Sunday 10 August 2014

Learning to Listen to Your Body: a rather candid story

My uterus is a badger. If you missed that post,
go read it. You won't regret it.
I started pelvic floor physio this week. You may be wondering, 'What the hell is pelvic floor physio?' and if you've ever been to a typical physiotherapy clinic, you're probably trying to picture what that would look like. Would there be people doing supervised kegels beside the guy with the bum knee who's stepping on and off that fake staircase? Women throwing medicine balls back and forth using nothing but their thighs and groin muscles? Well, maybe that's just my imagination. Nevermind.

It's nothing like that, of course. It's private, for one; a small, quiet exam room and a typical medical bed. There are a hundred reasons for pelvic floor physio for both men and women: tailbone pain, groin pain, injury or surgery recovery, post natal scary stuff, trauma name it. My reason is tied to my endometriosis, which I've talked about before, but in a nutshell I'll just say that my body has learned that life=pain, so my insides are in a constant charlie horse and we're teaching it to relax.

Naturally, the best way to teach your body to relax is to enter an exam room and take off your pants, right?

I'm sharing this rather personal story because this is a therapy that I've put off for years, figuring that it would be uncomfortable and awkward and possibly painful. Occasionally though, I like to share an anecdote in the hopes that it'll help other people to be brave. Well, this is for you would-be brave people.


My therapist has pink hair and is about my age. She made me laugh almost right away, and more importantly, she laughed at all my jokes. This is the first step to making Jordan feel totally relaxed. I felt like this was someone who would totally 'get' my lady garden experience, unlike so many old men gynecologists who looked pale if I mentioned words like "labia" or "cervical mucus"; I swear, some doctors really seem more comfortable when women just use words like "down there" and "inside area".


She then asked me a bunch of medical questions, which I usually find stressful. But the cool thing was that a lot of these questions were ones I'd never been asked before; they were relevant to me and my symptoms. Some of these symptoms were things that other doctors had shrugged off long ago. For instance, did you know that if your insides are really really cramped up, you can experience nerve-like tingling in your thighs? Well, I know that now--and consequently, my odd tingling thighs are no longer a medical mystery. Unless you've experienced enigmatic medical symptoms, I don't think you can fully appreciate the overwhelming joy that comes from hearing someone tell you they understand why you feel that symptom, and how it works. The reassurance this gave me served to relax me further as I felt like I'd finally found somewhere that could help me.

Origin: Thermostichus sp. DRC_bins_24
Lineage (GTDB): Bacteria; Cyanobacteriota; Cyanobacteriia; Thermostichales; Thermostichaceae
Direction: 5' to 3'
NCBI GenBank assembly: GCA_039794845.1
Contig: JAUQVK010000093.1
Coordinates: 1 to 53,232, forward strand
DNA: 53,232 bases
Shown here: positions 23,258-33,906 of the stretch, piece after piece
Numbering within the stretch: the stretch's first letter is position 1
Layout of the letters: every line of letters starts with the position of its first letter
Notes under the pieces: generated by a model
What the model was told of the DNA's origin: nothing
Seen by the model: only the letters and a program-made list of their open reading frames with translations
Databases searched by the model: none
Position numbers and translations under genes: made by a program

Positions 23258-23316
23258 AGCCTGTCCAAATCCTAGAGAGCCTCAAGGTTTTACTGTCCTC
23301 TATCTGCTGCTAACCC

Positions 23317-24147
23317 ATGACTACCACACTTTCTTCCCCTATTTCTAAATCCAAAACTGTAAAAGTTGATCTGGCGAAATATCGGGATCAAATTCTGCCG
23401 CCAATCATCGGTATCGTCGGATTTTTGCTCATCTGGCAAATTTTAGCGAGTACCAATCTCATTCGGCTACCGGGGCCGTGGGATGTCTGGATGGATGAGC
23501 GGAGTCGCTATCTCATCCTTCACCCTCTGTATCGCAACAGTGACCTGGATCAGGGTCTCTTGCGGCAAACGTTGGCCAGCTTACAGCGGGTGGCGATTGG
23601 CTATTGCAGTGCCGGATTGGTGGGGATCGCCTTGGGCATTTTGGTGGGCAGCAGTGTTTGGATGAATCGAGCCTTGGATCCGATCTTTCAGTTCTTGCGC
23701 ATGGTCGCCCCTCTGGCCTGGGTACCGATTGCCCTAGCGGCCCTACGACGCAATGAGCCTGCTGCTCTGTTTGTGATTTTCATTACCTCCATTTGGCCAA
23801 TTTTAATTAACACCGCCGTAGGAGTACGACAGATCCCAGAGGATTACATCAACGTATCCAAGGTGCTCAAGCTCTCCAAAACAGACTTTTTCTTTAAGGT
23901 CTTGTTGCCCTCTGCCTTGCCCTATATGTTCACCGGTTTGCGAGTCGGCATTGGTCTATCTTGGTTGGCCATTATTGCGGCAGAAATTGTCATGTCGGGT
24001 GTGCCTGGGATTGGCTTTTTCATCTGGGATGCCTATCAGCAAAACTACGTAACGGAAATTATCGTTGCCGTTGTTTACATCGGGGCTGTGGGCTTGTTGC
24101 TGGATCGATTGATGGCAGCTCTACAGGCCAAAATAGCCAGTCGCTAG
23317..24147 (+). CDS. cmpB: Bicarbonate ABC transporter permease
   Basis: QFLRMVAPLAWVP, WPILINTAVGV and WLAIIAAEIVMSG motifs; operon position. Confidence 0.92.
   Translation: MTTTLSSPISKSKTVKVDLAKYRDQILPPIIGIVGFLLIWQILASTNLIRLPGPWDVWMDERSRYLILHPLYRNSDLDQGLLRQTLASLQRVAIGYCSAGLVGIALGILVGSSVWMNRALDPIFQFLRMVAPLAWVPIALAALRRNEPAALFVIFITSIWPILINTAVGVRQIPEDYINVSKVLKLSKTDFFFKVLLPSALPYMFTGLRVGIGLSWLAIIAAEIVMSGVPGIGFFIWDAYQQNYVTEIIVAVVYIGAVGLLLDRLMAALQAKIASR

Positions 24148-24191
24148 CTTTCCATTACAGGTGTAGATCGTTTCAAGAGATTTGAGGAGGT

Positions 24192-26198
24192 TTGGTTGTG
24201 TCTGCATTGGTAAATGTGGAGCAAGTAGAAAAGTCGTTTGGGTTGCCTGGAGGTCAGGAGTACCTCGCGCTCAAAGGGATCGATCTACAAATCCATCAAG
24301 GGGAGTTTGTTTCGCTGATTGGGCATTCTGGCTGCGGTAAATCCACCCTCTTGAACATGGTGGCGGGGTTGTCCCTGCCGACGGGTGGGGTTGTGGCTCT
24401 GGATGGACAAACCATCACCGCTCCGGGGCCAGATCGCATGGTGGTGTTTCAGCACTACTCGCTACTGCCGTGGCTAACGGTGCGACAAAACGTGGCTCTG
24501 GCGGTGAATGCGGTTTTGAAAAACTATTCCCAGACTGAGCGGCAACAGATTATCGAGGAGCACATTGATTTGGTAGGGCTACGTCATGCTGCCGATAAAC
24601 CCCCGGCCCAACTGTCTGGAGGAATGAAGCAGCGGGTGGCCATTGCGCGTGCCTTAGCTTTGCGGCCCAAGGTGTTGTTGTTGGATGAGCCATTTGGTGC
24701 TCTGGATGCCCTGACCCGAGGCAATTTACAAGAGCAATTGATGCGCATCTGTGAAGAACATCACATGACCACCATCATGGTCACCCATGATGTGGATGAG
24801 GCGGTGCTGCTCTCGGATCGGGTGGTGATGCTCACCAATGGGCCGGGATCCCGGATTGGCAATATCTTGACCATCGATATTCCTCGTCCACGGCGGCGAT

The next step was an exam, and this meant taking off my lower-half clothing and exposing my lady parts. Male and female readers alike are probably used to exams by doctors that typically take about nine seconds: the doctor comes in, puts on a glove, pokes at an orifice, then pirouettes away from you like they're about to sneeze. I always thought the wham-bam-thank you-ma'am approach was best; I certainly have never desired to have any of my doctors lingering around down there. No, not even the cute ones, because no one looks good in flourescent lights and that includes my underparts, god love her.

Well, there's no zipping in and out in this physio exam. My therapist had me lay back on the table and asked me if I was anxious. I was. She said, "Okay, no problem. We'll just sit here 'til you get bored." And she did. She just sat calmly between my knees, quietly waiting. I felt like my therapist and my vajayjay were silently communing with one another. Vajayjay, meet Therapist. Therapist, meet Vajayjay. I pictured them both just staring at each other. I, myself, felt like an awkward third wheel: a bystander who is keenly aware of a nonverbal exchange happening between two other people. I almost started whistling tunelessly and staring at the ceiling.

Even Wonderwoman isn't on pointe
every minute of every day.
The approach worked, though. My therapist stopped and quietly waited anytime my body got tense. What takes most gynos a brisk ten seconds took us about twenty minutes. It was unnerving and wonderful at the same time. Instead of being more uncomfortable, this extended exam was the least painful thing I've ever experienced at a doctor's office. I've had more discomfort from a tongue depressor while checking for strep throat.


The whole thing reminded me that we all need to have patience with our bodies. We're not all Nike commercial athletes, with muscles that spring into perfect coordinated action with the shot of a starter pistol. Hell, even the Nike athletes' bodies aren't like that all the time. Our bodies aren't always up for stress, or sex, or running, or gardening, or handling that meatlover's pizza. Our bodies, inside and out, need to be listened to, and given patience. It reminded me most especially that sometimes I push my body way too hard, on way too little TLC. And what was amazing was that, here in this little room with a pink-haired stranger calmly waiting for my body to make up its own mind, it may have been the first occasion where I ever gave my body time to be itself in its own time.

It was a surreal way to be taught a lesson in mindfulness. Proof that one never knows where one's next revelation will stem from--even making a new acquaintance for your cootch could be a moment of epiphany. At least, in my world it can be.

1 comment:

  1. It would seem modern medicine has little patience for respect toward the human condition.


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